And why shouldn’t we go, often and long? I remember in one Corrie ten Boom book, where she shared an encounter with a woman who came to see Corrie. The woman was stricken with guilt over her sin. Corrie listened for a while, and then she interjected:

“Oh, but knowing it is sin is such good news! Because we know what to do with our sin! We go to Jesus, who always will love us, and always will forgive. What joy!”

Corrie ten Boom

Yes, what joy, indeed.

There’s another cool verse I’d like to share, found in 1 Thessalonians. It’s super short. In fact, it is just three words long. I memorized it many years ago, when I was a kid.

The Waltons

Our family had been watching the television show The Waltons each week, (goodnight, John-boy…goodnight Mary Ellen). My mom especially liked one of the “punishments” meted out by the TV Walton mother.

One of the kiddos misbehaved. (Or, maybe two—Elizabeth and Jim-Bob?)

Anyway, Ma would say, “Alright you two. Ten Bible verses before supper.” My mom liked that, and so she had us kids do that, for a brief spell.

Eager to get it over with, we’d grab our Bibles and hunt for the shortest Scriptures we could find. I think it was my brother who found the famous two-word verse: “Jesus wept.” (John 11:35)

Anyway, this short verses in 1 Thessalonians came in view, and it stuck:

“Pray without ceasing,”

1 Thessalonians 5:17

What does that even mean? I pondered it, back then and since. How does one pray all the time, literally “without ceasing”?

I have to interact with people, and go to school, or work, etc. And then there’s sleep. I don’t think I can pray without letting up, constantly, no breaks. How is that even done?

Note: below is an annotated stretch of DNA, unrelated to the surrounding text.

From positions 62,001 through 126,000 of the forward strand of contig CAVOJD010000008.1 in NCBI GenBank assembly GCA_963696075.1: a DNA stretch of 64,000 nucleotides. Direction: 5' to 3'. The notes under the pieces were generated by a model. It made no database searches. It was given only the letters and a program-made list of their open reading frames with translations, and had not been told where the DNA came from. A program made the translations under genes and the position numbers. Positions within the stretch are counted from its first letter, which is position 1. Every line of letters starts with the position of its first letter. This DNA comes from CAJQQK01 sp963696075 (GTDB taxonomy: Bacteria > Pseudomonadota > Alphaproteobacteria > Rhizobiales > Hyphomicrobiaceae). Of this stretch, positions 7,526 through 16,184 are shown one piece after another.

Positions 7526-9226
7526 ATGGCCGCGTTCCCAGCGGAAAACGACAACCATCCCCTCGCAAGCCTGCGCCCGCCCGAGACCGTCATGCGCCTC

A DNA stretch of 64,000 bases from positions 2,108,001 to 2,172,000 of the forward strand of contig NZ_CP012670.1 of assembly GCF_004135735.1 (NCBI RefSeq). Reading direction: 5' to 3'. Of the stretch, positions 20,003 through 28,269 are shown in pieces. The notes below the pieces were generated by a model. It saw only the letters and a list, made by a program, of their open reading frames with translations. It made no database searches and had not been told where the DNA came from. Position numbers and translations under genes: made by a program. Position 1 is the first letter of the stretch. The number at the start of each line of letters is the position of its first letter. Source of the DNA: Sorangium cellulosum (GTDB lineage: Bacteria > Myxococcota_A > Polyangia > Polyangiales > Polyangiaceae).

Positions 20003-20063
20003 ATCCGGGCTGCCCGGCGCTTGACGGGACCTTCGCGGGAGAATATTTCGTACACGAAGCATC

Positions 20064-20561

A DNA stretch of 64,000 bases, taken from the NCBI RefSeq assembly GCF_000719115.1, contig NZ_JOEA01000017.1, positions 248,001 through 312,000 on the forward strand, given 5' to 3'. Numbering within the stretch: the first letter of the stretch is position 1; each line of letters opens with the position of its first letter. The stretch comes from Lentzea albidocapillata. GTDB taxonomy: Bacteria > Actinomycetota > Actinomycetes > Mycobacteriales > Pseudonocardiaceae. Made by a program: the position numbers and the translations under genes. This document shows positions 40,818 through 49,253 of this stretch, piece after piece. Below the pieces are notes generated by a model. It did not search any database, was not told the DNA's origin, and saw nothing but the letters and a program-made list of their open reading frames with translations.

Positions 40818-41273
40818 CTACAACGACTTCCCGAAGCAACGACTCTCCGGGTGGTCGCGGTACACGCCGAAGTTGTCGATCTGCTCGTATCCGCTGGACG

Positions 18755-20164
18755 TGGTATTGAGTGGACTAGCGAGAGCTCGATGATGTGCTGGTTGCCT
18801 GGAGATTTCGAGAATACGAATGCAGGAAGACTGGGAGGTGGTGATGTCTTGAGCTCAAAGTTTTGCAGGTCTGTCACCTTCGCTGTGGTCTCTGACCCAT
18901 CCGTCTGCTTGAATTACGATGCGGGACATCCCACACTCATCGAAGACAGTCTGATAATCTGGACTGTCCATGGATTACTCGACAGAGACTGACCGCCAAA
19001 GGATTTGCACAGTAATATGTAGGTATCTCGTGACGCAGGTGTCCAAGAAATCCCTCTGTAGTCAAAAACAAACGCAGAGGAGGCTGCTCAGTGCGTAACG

Pray With Unceasing Connection

Turns out that the meaning in the original language is actually just a bit different than “without ceasing”. According to the Jamison-Fausset-Brown Bible Commentary, the Greek actually says, “Pray without intermission”; without allowing prayer-less gaps to intervene between times of prayer.

Isn’t that cool?

Pray without “prayer-less gaps”.

Like, maybe we don’t pray just at mealtime. Not just on Sunday. Not just before bed. Not just when we need help.

Maybe the idea is to stay so close to the Almighty, that He is always at hand.

We make the decision:

I’m going to hang out near His throne room; I’m gonna read His words in the Word…I’m gonna stay close.

When we draw near to Him, inviting Him into our lives, He dwells with us, calling our spirit to commune with His own. When the Holy Spirit fills us, He is closer than close–choosing our bodies for His temple. Daily, hourly, minute-by-waking minute — his refreshing Presence can be ours.

Giving Thanks Prayer

This sort of connection with God is most naturally accomplished when we decide to give thanks—when we are grateful in our spirits, willing to sing to Him, willing to offer Him a moment of worship, remembering to regard Him in the moment. Even difficult moments can find us whispering a quiet word of thanks.

How our spirits are renewed, when we lift them up to Him in thanksgiving, choosing to focus on Him, instead!

Unless they aren’t…at least, initially. I mean, let’s be honest. Sometimes our spirits just don’t feel “renewable”. Sometimes there are just some really hard days, and some really hard griefs to bear. Thanksgiving?

Pray: Even In Grief?